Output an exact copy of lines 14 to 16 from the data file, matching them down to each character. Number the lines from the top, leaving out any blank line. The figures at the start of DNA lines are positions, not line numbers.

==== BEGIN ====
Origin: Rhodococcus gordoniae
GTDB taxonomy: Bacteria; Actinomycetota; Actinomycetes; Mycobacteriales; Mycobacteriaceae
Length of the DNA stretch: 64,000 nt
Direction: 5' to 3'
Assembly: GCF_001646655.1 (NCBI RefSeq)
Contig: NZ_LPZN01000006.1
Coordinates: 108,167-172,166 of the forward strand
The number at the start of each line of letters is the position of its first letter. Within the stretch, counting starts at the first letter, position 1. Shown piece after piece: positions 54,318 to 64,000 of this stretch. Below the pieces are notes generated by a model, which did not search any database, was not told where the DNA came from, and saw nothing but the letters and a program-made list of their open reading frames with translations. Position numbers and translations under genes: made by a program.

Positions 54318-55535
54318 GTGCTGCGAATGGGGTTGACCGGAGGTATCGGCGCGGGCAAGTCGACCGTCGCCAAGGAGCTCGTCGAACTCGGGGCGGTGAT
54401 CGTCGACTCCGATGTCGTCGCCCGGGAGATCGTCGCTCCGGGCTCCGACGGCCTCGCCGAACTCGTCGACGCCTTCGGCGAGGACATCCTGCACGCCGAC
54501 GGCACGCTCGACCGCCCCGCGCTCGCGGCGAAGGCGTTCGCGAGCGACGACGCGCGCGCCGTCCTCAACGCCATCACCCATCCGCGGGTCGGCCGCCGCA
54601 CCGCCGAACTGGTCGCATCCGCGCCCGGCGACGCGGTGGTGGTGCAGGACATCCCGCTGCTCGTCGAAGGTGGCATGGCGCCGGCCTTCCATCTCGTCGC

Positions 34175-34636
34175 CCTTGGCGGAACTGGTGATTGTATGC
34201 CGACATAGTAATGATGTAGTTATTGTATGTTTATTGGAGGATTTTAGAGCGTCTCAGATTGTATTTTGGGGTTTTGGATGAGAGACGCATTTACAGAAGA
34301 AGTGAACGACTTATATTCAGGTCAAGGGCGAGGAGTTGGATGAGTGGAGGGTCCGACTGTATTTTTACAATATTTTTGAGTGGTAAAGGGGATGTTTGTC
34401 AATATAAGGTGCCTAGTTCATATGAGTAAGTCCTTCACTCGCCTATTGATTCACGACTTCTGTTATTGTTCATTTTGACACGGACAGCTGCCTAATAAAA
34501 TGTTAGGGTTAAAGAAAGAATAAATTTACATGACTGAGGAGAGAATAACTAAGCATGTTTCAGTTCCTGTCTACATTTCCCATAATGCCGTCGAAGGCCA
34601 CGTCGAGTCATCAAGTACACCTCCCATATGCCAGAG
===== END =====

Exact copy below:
Positions 34175-34636
34175 CCTTGGCGGAACTGGTGATTGTATGC
34201 CGACATAGTAATGATGTAGTTATTGTATGTTTATTGGAGGATTTTAGAGCGTCTCAGATTGTATTTTGGGGTTTTGGATGAGAGACGCATTTACAGAAGA